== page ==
“The hurdles changed every day,” says Salter. He acknowledges some of the action he faced which disrupted the company was necessary. Other actions – in his opinion – were not.
It rankled that the business was being pulled up on faults when he had spent $11,000 to have a safety audit carried out before the accident happened. The audit identified nothing that needed fixing, he says, but that wasn’t enough for Worksafe.
The engineering bill for the changes identified by Worksafe after the accident was $1.2m alone. There were plenty of other costs, many which he says he didn’t need to incur.
Among those is an engineering scholarship in Bowring’s home town.
If Worksafe thinks things are so bad, he asks, why is his company on call to remove waste fuel from petrol stations when there are accidents or failures?
And while the full weight of the law bore down on Salter’s Cartage Limited, its owner claims others in the industry with similar flaws were able to keep operating with a year’s grace to make improvements.
But someone died here.
Yes, he says, they did. And his voice breaks and the words get a bit choked up.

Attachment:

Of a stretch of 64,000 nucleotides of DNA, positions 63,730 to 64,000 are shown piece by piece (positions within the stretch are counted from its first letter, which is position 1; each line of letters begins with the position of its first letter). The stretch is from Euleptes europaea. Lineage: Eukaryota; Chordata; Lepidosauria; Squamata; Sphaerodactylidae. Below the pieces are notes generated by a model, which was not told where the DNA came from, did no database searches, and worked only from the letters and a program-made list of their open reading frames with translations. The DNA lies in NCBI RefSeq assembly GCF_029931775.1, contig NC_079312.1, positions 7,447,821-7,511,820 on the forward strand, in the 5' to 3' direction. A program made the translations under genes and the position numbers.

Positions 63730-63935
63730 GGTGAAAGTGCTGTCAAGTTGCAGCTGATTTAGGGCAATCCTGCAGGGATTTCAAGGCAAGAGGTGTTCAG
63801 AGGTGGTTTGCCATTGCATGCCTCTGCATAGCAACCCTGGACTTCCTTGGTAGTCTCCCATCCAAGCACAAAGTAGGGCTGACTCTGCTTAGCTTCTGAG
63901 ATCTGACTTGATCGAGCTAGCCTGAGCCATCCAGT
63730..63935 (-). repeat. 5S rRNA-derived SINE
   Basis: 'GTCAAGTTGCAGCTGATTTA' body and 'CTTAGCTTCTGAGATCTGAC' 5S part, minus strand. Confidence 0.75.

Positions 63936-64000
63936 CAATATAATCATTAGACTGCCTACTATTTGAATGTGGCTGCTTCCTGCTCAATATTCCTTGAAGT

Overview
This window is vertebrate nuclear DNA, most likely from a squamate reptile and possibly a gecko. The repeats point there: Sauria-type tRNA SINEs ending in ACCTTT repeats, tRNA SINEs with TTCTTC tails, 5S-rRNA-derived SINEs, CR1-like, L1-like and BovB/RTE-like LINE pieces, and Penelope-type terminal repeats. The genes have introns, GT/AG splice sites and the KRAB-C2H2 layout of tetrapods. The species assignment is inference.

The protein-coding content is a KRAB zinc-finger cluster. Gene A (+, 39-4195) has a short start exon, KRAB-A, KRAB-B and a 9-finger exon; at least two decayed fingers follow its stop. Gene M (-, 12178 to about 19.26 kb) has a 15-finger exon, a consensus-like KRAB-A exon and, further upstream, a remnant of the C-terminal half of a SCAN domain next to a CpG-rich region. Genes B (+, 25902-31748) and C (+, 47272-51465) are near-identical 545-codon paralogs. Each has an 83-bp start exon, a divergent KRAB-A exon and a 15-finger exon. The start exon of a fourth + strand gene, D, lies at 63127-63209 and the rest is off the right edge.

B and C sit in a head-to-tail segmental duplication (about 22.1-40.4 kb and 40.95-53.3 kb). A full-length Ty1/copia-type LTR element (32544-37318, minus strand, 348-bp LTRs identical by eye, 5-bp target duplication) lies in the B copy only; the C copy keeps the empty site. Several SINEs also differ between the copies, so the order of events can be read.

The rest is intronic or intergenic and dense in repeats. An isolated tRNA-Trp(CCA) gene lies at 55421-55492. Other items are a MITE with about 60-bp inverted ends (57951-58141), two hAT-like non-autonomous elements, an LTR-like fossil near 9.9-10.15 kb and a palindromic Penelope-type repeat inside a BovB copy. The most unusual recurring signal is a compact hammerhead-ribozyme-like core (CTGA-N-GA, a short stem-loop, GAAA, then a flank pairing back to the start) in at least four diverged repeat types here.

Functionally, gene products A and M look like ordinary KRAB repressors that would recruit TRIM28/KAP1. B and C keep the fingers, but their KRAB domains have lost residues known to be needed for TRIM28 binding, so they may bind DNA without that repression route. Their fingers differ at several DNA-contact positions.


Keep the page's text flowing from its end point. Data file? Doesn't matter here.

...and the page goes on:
There were multiple attempts to reach out to Bowring’s family. During an initial call to Ackers it was made clear the family did not want to hear from him. Subsequent attempts through an agent confirmed that.
Rejected by the family, Salter set up the engineering scholarship at Huntly College in memory of Bowring. He hopes it reminds students to avoid the mistakes he made.
Along with Worksafe’s inquiry – and the orders which shut the business down for months – was a police inquiry.
Salter found himself in the basement of the police station in Manukau, cautioned on a charge of having committed manslaughter through criminal negligence, and interviewed by detectives for three-and-a-half hours.
“I walked out of there a broken man. That’s when they take away your dignity. That’s when you think, ‘what am I in for?’, ‘what have I done’. I’ve never gone through anything like that in my life.”
The manslaughter charge was not laid but Salter and his company did face charges under the Health and Safety in Employment Act and the Hazardous Substance and New Organisms Act. He pleaded guilty to 12.
How accidents happen
And he understands how accidents happen, having taken “root cause analysis” courses.
It’s not about a single incident – such as the constant puzzle of why Bowring was welding on a tank filled with fumes – but all the other things that lined up to make that possible.